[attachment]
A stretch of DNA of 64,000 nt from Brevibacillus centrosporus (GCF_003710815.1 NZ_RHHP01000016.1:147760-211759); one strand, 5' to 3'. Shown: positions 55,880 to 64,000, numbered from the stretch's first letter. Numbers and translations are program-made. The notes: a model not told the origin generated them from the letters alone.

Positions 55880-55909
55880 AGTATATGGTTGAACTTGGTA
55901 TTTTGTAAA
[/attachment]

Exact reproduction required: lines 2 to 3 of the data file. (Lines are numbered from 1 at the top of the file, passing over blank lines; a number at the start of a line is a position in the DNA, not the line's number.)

Positions 55880-55909
55880 AGTATATGGTTGAACTTGGTA